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Mastery Over Fate

taobabe

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I have always lived with the idea that it is ALWAYS good to tempt fate when faced with any situation that requires a decisive decision on my part. No pain, no gain, I always say. I was surprised to find, during my days of exploration and digging for the truth, that this same sentiment is echoed in various pages throughout the I Ching, most notably, in the Ta Chuan, where it states in fairly straightforward text that everything which happens must obey laws that are prescribed by the mind of humans.

We can see this in physics, where matter is either a wave or a particle, depending on whether we focus our eyes on it or not. This means that it does not exist in this world unless WE allow it to exist.

Here is another crazy but wonderful thought. The I Ching does not say that we must follow our Fate, but rather that Fate is a changing line that can be shaped by our minds. This means we can have mastery over our fates, if we but only knew how to do so. I think this is not outside of our grasp.

Does anyone have any thoughts about this?
 

rodaki

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put simply, one thought: we can't know tao better than tao knowing us

Is there any text u could post to show where there's reference to how 'everything which happens must obey laws that are prescribed by the mind of humans'? Curious about it . .
 

taobabe

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Hi Rodaki

Thanks for your response. Can you give me some reference material that states the thought that we can't know Tao better than Tao knowing us? Where did you get this idea? I am curious as to where it says that, because from the various ancient texts that I have been able to get my hands on, it's more nebulous than that.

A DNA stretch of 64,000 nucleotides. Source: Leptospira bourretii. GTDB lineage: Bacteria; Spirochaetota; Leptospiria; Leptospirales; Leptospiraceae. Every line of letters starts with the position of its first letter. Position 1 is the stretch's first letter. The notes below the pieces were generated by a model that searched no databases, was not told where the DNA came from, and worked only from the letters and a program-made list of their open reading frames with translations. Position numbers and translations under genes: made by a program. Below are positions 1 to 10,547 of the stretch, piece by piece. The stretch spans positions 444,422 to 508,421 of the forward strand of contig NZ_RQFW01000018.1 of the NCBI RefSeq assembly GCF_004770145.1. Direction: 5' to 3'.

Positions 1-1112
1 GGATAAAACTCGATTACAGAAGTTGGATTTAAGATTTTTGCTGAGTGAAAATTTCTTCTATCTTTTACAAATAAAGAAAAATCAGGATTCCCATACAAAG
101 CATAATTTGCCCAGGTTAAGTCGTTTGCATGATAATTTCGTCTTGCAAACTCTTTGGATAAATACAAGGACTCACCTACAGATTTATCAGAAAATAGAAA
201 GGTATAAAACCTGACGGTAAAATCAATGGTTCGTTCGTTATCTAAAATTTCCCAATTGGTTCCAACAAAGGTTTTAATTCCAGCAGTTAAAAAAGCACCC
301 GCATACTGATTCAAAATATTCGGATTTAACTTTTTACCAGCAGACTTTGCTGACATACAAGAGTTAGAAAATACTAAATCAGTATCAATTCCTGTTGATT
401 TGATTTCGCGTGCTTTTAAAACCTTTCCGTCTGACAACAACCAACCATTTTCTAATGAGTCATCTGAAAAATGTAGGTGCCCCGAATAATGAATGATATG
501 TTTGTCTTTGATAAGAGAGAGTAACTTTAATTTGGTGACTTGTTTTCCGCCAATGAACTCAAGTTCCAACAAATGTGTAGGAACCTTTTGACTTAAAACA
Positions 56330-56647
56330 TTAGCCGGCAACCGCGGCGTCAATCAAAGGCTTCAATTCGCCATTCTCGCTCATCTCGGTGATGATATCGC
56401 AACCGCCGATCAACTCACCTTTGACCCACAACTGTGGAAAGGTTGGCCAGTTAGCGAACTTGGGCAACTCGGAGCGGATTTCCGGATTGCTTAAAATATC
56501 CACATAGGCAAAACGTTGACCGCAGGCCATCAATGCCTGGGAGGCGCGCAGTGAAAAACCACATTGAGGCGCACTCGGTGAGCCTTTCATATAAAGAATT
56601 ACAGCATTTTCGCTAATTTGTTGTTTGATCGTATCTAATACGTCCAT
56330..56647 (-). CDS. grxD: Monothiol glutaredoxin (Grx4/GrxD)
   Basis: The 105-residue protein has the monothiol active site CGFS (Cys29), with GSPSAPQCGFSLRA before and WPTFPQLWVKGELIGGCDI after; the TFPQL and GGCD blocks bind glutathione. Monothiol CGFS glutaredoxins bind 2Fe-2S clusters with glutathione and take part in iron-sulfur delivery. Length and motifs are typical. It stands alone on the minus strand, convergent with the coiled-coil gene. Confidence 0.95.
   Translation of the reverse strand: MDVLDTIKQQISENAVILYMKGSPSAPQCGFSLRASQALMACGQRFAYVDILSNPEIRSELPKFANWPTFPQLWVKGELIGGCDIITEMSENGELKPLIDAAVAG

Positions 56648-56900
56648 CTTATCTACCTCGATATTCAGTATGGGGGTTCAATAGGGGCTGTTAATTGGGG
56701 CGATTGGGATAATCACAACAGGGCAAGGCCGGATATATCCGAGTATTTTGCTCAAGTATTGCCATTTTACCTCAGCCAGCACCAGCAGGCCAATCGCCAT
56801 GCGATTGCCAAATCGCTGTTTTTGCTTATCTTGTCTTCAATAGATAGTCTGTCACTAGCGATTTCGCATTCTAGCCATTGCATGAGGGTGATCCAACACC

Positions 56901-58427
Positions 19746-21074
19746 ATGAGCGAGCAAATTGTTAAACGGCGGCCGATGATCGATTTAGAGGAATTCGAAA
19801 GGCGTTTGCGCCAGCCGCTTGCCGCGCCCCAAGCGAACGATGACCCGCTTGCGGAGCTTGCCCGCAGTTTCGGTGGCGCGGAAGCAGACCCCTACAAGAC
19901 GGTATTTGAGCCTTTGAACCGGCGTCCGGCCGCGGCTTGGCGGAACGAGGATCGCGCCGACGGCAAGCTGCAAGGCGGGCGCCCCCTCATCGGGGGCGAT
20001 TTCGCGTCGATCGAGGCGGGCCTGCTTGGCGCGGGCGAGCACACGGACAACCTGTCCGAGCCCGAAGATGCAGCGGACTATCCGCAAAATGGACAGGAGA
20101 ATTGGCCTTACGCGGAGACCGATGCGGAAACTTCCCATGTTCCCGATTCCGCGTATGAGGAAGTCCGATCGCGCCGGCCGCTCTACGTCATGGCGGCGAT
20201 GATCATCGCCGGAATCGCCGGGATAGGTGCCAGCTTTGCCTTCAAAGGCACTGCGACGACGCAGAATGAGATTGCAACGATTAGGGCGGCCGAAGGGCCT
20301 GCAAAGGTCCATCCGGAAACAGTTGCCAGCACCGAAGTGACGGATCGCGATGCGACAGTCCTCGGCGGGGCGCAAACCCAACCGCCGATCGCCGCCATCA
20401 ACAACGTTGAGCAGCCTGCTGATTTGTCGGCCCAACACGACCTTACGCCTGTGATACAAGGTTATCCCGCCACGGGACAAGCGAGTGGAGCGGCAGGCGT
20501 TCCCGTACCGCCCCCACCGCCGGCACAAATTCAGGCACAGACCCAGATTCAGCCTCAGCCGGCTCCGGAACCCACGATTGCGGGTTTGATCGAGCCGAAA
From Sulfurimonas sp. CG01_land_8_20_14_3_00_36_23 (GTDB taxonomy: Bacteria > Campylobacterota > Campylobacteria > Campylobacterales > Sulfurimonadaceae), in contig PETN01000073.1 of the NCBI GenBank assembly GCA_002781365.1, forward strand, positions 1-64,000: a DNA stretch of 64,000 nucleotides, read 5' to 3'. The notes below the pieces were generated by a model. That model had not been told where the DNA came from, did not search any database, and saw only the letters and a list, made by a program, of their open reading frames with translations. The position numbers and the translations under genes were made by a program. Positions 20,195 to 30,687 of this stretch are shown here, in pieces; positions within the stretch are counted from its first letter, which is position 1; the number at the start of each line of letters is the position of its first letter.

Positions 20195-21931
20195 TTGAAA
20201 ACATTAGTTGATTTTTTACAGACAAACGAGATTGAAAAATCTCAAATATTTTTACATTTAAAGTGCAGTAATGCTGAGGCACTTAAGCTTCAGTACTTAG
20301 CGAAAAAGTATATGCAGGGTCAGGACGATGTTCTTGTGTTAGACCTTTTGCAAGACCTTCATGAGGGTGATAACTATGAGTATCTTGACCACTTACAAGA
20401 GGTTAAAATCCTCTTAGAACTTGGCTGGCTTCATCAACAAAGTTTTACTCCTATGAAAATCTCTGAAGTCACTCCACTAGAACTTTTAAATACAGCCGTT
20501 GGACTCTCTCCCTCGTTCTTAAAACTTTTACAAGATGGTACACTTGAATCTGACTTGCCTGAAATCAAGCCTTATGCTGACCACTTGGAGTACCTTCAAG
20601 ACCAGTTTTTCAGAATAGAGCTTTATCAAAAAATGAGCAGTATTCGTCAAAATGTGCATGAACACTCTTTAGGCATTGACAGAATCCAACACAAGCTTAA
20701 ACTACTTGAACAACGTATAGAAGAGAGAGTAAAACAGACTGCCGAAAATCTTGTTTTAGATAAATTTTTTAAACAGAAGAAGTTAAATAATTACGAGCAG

The information regarding fate and the possibility that humans are able to harness it comes directly from the I Ching itself, embedded within the Ta Chuan, and in various parts of the I Ching text itself. I can quote the entirety of the text, but I'm sure you have a copy of the I Ching with the Ta Chuan embedded therewith, so I don't have to type in the whole paragraph.

I am striving to walk the path of a Taoist philosopher, so I find real joy in ferreting out information and knowledge that lies behind the powers of I Ching, of which divination is but one part of the whole philosophy. Basically, what you have to ask yourself is: If the I Ching divination is THAT POWERFUL, (and believe me, if it wasn't, it would not have lasted this long), where is the power coming from? My understanding is that not only does the I Ching provide divination, it also explains the mysteries of the laws of the universe (which we think of in rudimentary levels as science), and finally, it prescribes a compassionate and intelligent action towards a clear broad path of movement through our karmic journey. Think of it as our copy of the 'How to Be a Human' book. We are not just thrown into the world without any help or guidance, as most people think. We have been given the I Ching, which allows us to learn about the world we have found ourselves in, ask questions of our extraplanar self, and gain answers so that we can best be guided to the most compassionate and most logical action.
 

taobabe

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Just so I don't come across as being difficult (and I may seem to be so because I am such an intense creature), I dug out my copy of the I Ching to find that particular passage. It is in Chapter Four of 'The Deeper Implications of the Book of Changes (the I Ching is called The Book of Changes by the ancients).

Chapter 4: Section 4
In it are included the forms and the scope of everything in the heavens and on earth, so that nothing escapes it. In it, all things everywhere are completed, so that none is missing. Therefore by means of it we can penetrate the Tao of day and night, and so understand it. Therefore the spirit is bound to no one place, nor the Book of Changes to any one form. ~ I Ching/Book of Changes
 

rodaki

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No I can't paste a text cause that thought didn't come straight out of reading a specific text; in general I like walking and looking around -I get very distracted and in cities sometimes I walk looking upwards cause I like finding undiscovered details- and usually, the path I walk on has more to teach me than I have to teach it :rolleyes: lol